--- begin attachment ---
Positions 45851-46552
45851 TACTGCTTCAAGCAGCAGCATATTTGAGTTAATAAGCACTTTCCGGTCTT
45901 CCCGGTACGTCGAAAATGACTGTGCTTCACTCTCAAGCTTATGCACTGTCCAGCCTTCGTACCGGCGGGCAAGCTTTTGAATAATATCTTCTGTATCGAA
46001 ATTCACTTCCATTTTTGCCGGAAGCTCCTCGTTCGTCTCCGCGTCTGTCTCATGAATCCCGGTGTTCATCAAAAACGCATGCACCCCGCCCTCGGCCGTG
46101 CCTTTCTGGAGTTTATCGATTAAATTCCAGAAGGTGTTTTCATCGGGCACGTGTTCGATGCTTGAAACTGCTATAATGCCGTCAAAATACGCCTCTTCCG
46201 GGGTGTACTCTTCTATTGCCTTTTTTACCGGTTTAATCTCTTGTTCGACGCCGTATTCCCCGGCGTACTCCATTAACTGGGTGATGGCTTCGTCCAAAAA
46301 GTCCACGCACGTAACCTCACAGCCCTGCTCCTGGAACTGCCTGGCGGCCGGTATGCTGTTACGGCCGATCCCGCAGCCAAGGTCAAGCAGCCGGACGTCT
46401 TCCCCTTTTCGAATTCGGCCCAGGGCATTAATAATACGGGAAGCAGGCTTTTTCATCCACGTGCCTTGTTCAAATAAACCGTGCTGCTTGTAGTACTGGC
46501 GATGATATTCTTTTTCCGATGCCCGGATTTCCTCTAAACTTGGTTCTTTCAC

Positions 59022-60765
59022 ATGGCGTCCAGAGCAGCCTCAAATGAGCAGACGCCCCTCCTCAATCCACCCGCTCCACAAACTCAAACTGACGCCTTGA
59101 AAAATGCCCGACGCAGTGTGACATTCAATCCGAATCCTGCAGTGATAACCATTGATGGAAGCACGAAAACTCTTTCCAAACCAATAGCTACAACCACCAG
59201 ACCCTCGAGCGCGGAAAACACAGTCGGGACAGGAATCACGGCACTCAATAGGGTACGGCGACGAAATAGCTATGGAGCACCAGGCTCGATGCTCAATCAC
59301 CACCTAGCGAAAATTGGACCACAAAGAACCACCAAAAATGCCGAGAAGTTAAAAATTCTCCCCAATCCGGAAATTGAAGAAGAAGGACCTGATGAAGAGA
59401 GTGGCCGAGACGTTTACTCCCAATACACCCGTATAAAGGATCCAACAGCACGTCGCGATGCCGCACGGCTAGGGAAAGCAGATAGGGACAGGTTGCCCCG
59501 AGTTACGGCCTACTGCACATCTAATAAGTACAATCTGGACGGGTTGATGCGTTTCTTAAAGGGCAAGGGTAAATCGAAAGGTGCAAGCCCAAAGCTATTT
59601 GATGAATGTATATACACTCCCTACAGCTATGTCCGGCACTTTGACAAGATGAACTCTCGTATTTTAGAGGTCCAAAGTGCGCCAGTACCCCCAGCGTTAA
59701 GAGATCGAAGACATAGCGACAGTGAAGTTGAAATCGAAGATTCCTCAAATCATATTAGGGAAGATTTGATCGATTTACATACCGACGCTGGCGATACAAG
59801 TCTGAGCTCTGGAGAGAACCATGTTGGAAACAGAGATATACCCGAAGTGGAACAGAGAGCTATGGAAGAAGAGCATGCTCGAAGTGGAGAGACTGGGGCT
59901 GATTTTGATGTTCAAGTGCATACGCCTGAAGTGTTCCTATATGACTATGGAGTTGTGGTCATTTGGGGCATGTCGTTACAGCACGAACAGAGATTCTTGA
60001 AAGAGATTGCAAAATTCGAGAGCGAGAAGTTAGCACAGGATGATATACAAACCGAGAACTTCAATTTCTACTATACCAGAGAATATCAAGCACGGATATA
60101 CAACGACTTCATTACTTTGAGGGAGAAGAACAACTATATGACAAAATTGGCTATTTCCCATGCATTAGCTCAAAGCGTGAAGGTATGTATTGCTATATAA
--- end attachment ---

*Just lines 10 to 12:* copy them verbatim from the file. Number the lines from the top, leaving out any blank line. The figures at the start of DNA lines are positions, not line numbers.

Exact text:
Positions 59022-60765
59022 ATGGCGTCCAGAGCAGCCTCAAATGAGCAGACGCCCCTCCTCAATCCACCCGCTCCACAAACTCAAACTGACGCCTTGA
59101 AAAATGCCCGACGCAGTGTGACATTCAATCCGAATCCTGCAGTGATAACCATTGATGGAAGCACGAAAACTCTTTCCAAACCAATAGCTACAACCACCAG